IT Governance Types and Contingency Factors

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The Road to Effectively Governing Cloud Computing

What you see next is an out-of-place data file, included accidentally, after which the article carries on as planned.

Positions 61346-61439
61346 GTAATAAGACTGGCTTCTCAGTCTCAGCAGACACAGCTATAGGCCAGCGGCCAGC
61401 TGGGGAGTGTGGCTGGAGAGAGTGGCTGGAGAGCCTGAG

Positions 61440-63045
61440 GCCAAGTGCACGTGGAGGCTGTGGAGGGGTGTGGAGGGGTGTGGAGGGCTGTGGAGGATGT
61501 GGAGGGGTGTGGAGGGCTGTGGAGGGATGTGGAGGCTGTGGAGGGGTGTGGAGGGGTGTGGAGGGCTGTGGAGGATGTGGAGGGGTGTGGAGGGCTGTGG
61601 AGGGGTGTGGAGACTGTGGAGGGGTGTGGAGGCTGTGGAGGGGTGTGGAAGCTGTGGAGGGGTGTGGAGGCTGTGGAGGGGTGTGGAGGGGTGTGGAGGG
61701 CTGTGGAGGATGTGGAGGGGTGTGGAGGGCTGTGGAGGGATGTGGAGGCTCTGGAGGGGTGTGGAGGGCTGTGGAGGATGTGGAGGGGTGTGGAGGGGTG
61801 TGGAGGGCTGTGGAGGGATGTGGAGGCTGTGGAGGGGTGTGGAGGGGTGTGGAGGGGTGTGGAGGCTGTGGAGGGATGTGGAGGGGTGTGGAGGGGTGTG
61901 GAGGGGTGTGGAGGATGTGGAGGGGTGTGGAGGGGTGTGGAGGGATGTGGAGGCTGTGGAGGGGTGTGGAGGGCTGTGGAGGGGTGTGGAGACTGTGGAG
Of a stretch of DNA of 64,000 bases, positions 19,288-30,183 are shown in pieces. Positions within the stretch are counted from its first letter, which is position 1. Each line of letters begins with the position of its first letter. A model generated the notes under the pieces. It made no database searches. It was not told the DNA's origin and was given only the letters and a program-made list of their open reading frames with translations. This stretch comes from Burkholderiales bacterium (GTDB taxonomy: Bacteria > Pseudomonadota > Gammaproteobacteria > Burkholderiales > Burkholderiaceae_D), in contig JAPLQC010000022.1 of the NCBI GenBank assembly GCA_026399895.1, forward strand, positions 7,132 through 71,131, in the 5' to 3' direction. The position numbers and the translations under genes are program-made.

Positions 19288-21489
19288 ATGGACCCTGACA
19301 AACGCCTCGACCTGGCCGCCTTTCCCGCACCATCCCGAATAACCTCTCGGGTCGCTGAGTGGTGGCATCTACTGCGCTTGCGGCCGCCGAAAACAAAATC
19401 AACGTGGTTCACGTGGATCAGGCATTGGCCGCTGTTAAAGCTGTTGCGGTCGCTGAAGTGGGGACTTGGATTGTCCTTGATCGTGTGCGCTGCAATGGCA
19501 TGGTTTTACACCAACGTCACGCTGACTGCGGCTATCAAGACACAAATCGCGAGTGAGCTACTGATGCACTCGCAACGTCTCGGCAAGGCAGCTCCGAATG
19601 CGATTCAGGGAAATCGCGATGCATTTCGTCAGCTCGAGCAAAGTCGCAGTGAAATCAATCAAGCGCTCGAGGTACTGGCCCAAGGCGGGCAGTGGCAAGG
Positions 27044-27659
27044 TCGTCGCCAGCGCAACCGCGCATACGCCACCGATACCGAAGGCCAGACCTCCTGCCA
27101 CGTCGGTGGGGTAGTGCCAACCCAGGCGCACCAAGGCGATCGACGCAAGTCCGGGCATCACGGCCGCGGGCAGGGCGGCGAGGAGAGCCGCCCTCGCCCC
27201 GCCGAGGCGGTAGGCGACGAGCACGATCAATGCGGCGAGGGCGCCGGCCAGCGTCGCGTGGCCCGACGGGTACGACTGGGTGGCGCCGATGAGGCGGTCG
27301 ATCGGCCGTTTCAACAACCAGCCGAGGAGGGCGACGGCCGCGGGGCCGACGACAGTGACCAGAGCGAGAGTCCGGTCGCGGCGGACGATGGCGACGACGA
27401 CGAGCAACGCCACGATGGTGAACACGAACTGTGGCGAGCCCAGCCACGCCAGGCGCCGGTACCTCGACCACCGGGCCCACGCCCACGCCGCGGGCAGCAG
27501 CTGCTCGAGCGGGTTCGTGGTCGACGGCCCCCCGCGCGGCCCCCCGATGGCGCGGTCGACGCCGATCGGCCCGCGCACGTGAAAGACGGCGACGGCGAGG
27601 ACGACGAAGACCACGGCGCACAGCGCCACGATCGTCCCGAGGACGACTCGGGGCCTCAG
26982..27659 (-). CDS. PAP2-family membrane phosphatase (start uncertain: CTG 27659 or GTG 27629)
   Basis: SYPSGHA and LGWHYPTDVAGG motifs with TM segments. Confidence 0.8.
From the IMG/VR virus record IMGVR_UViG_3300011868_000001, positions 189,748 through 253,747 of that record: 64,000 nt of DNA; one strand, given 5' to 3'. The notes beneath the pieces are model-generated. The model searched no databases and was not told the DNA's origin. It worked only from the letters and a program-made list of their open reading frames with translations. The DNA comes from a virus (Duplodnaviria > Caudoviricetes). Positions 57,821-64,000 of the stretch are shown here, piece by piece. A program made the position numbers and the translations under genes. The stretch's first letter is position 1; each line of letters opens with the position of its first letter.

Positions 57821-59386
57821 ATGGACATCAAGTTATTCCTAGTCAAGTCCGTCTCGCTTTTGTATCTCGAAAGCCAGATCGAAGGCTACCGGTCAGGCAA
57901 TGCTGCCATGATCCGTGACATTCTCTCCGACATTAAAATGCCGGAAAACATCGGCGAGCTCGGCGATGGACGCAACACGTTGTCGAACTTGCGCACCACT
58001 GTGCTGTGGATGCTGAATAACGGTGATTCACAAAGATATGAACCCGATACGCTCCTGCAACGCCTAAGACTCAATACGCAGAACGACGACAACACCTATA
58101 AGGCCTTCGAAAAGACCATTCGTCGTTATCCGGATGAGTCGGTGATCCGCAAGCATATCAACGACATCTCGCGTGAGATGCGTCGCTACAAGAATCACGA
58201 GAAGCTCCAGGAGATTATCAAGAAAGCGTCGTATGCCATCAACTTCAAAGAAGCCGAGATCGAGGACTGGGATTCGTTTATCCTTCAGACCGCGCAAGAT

Organizations have witnessed the emergence of numerous new technologies. Cloud computing, for instance, is a new technology that appeared in the beginning of the 21st century and has been a part of the revolution of today’s society. Cloud Computing can be traced back to utility computing, a concept promoted by Carr (2003, 2005). Along with the title of his highly read articles, Carr (2003) claims that the traditional corporate computing is coming to an end; it will be replaced by a simple utility model. He states, “As information technology’s power and ubiquity have grown, its strategic importance has diminished. The way you approach IT investment and management will need to change dramatically” (2003, p. 41), and continues “After pouring millions of dollars into in-house data centers, companies may soon find that it’s time to start shutting them down. IT is shifting from being an asset companies own to a service they purchase” (2005, p. 67). These statements highlight the changes affecting organizations when dealing with IT and their need to shift towards cloud services. Several researchers emphasize the transformations brought when implementing cloud technology; for example, challenging the organization’s traditional IT governance approaches, managing its IT landscape, adjusting its processes (Yanosky and Caruso, 2008; Armbrust et al., 2010; Winkler and Brown, 2014; Ragowsky et al., 2014; Schneider and Sunyaev, 2016). In addition to these internal transformations, cloud services have challenged organizations into developing their employees’ skills (Rajendran, 2013; Dutta et al., 2013; Oredo and Njihia, 2014). Deploying new services, such as the cloud, requires new capabilities in order to understand the functionality of the adopted services.